There are earnings misses, and there are big earnings misses, and Macy’s spring quarter results Wednesday (Aug. 14) were far more a case of the latter than the former. Macy’s has spent much of the last five years struggling to adapt its 160-year-old department store model to the digital age — though as of early 2018 there were signs that its investment in pulling off a digital turnaround were starting to take root.
But the year closed on more a whimper than bang, with holiday season sales coming in at weaker than forecast levels, and 2019 started with announcements of more store closures. Things looked a bit better in Q1, with digital sales pulling more weight to counter falling foot traffic in stores, but with the second quarter results in, it seems Macy’s troubles are far from beat back, and apparently growing.
A Lackluster Earnings Report
While it wouldn’t be quite fair to say Macy’s missed across the board during the spring quarter, it was close enough to start ringing alarm bells among investors and analysts that Macy’s long-term future may be in some serious doubt. Beset by sluggish traffic in stores, slow sales (particularly in apparel) and a quarter that analysts described as “unexpected promotional in nature,” the second quarter of 2019 was enough of a miss that Macy’s Chairman and CEO Jeff Gennette reserved his statement following the earnings release for explaining the less than inspiring results.
“Rising inventory levels became a challenge based on a combination of factors: a fashion miss in our key women’s sportswear private brands, slow sell-through of warm weather apparel and the accelerated decline in international tourism,” Gennette said.
The biggest miss, by the numbers, were the earnings figures. Macy’s net income clocked in at $86 million, or 28 cents a share, far below the 45 cents a share analysts were forecasting pre-release and a notably drop-off from the $166 million, or 53 cents, Macy’s reported a year earlier. The revenue picture wasn’t quite as grim. Net sales came in at $5.546 billion, slightly beating analyst predictions of $5.542 billion, but still a slide from the $5.572 Macy’s reported a year ago.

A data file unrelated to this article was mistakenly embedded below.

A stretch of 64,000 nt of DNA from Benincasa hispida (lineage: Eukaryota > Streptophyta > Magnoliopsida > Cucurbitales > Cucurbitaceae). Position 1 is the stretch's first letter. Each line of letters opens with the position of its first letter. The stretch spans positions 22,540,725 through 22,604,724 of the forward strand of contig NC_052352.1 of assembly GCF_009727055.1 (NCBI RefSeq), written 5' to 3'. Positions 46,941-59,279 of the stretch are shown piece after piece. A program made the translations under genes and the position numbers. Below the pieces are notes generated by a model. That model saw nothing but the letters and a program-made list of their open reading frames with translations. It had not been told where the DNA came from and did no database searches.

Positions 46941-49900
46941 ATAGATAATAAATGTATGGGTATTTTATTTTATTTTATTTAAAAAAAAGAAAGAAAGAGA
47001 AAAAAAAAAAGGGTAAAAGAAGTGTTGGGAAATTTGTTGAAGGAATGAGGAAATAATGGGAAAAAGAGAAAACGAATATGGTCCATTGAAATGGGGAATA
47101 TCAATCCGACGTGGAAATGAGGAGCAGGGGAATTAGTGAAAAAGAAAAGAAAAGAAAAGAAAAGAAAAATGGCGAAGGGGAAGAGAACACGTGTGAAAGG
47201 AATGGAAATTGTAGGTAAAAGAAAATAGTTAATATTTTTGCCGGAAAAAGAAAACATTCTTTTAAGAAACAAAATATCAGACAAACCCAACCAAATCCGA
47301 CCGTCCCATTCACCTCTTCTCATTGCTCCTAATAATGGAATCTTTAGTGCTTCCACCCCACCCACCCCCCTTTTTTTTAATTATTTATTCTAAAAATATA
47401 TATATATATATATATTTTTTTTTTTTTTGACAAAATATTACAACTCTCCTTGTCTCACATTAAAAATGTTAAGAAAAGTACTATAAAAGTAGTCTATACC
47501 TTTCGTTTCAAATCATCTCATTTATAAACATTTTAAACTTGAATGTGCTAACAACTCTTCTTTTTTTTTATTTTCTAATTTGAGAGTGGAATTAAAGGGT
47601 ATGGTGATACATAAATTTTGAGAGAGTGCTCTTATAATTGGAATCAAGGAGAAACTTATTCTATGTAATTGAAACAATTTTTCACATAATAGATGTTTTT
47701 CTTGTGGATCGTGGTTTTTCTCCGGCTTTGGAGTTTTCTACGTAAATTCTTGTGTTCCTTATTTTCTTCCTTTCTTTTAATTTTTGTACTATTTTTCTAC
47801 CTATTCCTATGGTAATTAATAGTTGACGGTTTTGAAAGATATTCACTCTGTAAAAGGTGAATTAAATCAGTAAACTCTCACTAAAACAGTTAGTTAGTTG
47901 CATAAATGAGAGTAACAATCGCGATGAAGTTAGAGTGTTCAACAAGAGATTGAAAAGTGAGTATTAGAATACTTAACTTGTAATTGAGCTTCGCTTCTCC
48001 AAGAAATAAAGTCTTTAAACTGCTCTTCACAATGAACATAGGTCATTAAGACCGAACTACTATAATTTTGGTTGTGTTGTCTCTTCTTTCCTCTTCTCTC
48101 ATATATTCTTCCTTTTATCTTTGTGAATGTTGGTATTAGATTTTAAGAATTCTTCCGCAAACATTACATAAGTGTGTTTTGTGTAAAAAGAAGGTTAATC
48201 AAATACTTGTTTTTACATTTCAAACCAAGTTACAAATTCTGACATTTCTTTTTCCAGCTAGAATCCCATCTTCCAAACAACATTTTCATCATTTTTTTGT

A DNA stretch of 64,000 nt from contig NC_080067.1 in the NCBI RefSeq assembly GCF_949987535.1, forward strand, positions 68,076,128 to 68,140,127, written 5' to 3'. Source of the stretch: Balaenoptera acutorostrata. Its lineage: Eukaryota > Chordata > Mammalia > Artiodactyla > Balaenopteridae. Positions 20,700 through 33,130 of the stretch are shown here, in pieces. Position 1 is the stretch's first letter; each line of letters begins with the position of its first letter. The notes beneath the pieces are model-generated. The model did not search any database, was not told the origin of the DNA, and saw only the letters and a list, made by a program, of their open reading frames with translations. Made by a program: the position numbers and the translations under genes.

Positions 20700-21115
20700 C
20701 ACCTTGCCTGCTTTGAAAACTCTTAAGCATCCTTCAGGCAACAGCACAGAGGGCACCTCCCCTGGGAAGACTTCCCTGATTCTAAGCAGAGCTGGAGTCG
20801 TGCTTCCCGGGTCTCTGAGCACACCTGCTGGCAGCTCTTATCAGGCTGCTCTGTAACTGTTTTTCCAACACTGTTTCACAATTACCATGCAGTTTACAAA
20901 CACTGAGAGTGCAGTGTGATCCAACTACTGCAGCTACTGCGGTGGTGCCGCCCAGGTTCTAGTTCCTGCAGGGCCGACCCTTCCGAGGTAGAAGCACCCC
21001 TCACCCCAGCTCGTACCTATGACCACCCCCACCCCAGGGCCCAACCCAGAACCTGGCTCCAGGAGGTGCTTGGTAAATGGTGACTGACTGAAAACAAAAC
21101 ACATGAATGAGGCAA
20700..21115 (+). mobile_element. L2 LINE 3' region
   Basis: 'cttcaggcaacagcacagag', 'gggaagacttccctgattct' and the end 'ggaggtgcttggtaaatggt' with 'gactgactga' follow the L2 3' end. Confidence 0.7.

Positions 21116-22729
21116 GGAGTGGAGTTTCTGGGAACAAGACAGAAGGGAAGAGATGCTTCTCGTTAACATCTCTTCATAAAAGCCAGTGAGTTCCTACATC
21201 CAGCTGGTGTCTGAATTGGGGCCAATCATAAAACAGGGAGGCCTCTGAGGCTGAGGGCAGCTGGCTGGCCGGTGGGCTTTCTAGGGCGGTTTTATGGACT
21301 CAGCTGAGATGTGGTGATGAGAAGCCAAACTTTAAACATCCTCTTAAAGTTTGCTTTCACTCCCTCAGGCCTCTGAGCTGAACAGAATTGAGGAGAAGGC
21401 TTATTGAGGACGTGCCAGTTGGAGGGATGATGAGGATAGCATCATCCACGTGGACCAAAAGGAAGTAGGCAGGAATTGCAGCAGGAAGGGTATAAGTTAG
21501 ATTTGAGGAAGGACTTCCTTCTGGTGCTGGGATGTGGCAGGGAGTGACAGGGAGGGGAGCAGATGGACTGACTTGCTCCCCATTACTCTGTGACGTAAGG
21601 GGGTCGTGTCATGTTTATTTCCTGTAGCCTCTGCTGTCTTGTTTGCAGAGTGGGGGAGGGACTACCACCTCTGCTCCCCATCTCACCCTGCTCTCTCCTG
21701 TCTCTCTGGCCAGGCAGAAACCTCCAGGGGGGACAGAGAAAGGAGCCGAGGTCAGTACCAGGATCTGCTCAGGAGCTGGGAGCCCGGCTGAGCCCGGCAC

Looking ahead, Macy’s sees adjusted diluted earnings per share of $2.85 to $3.05, down from its previous outlook of $3.05 to $3.25. Macy’s is still calling for net sales to be about flat for the year, with same-store sales expected to be flat to up 1 percent.
The report was not without bright spots — Macy’s noted that its business posted its fortieth consecutive quarter of double-digit growth (but did not attach a more specific figure to it than that). Macy’s CFO Paula Price also said during the call with analysts following the release that the company’s strategic initiatives are “on track to continue delivering sales growth” in the second half.
The trouble, former Toys R Us CEO Gerald Storch told Fox Business’ Varney & Co., is that for many players in the department store line, even the good results are still worrisome indicators.
“If you look under the surface, their internet grew double digit, which means their physical stores continue to see this massive bleeding off of traffic and of customers. So as a consequence they kind of held their sales OK, but their margins crashed, their operating profit crashed, their expense rate ballooned. I think there is more of the same coming for department stores.”
It is an opinion that is becoming more common.
The Department Store 2019 Blues